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SCC - Issue Description

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Issue Name


Other Names
Squamous Cell Carcinoma

Issue Description

Squamous cells are the cells that make up most of the skin, so squamous cell carcinoma refers to an abnormal growth of these cells. Squamous cell carcinoma is usually developed in the epithelial layer of the skin and sometimes in various mucous membranes of the body. This type of cancer can be seen on the skin, lips, inside the mouth, throat or esophagus. This type of cancer is characterized by red, scaly skin that becomes an open sore.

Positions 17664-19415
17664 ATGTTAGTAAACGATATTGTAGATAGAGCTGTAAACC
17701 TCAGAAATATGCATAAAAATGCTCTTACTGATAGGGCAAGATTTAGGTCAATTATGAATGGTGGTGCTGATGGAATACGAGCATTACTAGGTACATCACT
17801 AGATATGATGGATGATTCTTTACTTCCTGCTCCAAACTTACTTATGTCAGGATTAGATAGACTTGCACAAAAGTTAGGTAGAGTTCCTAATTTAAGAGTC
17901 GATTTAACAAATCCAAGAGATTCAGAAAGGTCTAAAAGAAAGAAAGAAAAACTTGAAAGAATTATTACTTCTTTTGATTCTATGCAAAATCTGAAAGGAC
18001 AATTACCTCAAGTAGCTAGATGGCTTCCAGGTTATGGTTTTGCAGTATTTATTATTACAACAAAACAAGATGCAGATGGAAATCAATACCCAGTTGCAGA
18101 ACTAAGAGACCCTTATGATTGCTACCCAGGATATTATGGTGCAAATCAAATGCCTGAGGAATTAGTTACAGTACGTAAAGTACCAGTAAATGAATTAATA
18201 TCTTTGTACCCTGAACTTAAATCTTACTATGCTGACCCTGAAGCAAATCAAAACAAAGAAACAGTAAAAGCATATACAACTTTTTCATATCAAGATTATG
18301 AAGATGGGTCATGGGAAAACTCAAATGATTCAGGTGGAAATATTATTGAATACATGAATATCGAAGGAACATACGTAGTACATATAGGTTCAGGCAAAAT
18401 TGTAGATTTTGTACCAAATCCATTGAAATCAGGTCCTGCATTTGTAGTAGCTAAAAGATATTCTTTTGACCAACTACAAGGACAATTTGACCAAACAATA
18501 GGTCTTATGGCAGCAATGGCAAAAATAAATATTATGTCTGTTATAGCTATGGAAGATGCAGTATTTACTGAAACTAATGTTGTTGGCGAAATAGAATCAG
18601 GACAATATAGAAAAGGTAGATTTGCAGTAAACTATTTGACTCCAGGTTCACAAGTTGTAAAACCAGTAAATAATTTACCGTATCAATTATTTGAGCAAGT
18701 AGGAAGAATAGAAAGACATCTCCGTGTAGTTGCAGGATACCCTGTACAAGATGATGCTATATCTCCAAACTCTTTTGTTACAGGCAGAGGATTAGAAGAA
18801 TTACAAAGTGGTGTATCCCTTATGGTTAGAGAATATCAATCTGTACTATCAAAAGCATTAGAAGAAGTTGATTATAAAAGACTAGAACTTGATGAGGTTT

Squamous cell carcinomas commonly arise in non-pigmented, either sparsely-haired or un-haired skin. It is most commonly seen as a result of sun damage.

The lesion looks like a raw ulcer or non-healing sore. This dog skin cancer is locally aggressive but rarely spreads until later in the course of the disease.


To be diagnosed, a biopsy is done where a sample is taken and examined under a microscope.


Risk factors include:

  • Sun exposure
  • Radiation therapy
  • Exposure to carcinogens
  • Chronic skin irritation or inflammation
  • Genetic diseases
  • Presence of premalignant lesions
  • Breeds Commonly Affected

  • Shih Tzus
  • Standard Poodles
  • Mastiffs
  • Basset Hounds
  • Blood Hounds
  • Treatment

    Surgical removal is the treatment of choice. Where surgery is incomplete or not possible, radiation can be used. Limiting exposure to the sun may help prevent sun-induced squamous cell carcinomas.

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